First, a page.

We were actually recently discussing over Twitter how spinal CSF leak patients both before and after treatment/ healing become experts in ‘micro-managing their ICP (skull pressure) equilibrium’. Bending, carrying, lifting, stretching, straining, going to the loo, shouting, singing, twisting, exertion, opening stiff jars, lifting a full kettle, travelling on bumpy roads, stress & anxiety etc etc all tend to send pressure bursts/ waves into our head. Which when we are leaking, just seem to also make us leak more until it builds and we can no longer maintain a manageable pressure equilibrium in our skulls.
So to manage the condition, I have to ‘micro-manage’ my ICP.For me this means avoiding many of the things I mention above as much as possible or plan them before I lie down to rest. I also ask my family to lift/ carry/ bend for me as much as possible. I use a ‘litter picker’ stick to pick things up off the ground. I often try to delay using the loo until before I know I can lie down where possible. I also stand up most of the time I am upright because sitting makes me worse far quicker for some reason. (Perhaps due to the location of the leak and the stretching of the dura from sitting down.) Keeping my spine completely straight is my key to more upright time. And reducing the ‘pressure busts/ waves’ in my skull which build up to make me progressively worse until I cannot tolerate the symptoms any more.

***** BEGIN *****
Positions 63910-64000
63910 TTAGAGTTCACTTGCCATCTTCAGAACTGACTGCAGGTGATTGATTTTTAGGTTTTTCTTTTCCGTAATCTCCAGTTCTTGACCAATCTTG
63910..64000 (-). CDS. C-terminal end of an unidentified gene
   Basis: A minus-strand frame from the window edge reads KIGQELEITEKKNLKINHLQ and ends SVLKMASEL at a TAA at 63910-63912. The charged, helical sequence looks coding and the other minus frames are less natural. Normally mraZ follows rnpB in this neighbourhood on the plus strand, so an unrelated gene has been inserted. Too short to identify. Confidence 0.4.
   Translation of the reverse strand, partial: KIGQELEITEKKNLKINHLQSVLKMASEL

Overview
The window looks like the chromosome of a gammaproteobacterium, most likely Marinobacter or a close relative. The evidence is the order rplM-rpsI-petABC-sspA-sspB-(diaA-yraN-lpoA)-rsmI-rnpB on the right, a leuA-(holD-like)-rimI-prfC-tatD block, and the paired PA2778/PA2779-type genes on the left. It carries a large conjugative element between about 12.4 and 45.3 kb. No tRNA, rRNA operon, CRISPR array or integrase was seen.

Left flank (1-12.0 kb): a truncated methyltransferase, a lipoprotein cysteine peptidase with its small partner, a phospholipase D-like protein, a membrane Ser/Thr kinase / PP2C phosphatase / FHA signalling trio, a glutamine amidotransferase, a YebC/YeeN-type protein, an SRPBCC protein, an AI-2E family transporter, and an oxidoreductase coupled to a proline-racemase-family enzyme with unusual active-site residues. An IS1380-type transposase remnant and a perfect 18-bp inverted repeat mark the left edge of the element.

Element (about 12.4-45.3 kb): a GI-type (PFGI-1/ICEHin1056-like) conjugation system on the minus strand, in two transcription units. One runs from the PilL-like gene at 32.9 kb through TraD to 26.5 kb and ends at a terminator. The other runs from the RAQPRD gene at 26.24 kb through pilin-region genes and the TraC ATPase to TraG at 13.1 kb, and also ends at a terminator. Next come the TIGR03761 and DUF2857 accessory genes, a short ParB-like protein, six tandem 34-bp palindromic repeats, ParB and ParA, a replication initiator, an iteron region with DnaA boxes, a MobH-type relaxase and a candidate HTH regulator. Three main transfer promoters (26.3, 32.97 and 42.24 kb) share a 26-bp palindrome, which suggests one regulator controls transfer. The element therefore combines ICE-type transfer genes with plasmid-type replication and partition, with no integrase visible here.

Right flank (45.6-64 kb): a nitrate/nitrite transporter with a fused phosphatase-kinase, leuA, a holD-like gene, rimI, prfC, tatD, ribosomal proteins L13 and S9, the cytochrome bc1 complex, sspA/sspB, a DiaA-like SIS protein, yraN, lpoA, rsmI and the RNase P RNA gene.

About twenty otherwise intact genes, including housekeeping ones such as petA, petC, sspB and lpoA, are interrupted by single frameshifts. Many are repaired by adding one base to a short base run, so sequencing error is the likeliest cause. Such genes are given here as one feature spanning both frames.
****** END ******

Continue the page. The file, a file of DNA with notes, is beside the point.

How it Feels To Have a Spinal CSF leak.
Please note these symptoms are there every day without fail. This pattern is consistent each and every day.
The best way to explain it, is like an ever-increasing overwhelming dull pressure/ intensity in the head. As it gets worse (over minutes to hours depending on how acute the leak is), you feel more and more detached from the world around you. That feels a bit like being drunk/ or using ‘gas and air’ – but accompanied by a heavy, pressure pain. The pressure is in the whole head but I feel it particularly in the occipital area, in my neck and behind my eyes.At its worst it is accompanied by a ‘pulling sensation’ which leaves you feeling like your head is being pulled into your neck. Or that your neck isn’t strong enough to hold your head up. Also many of the nerves around that area hurt more and more.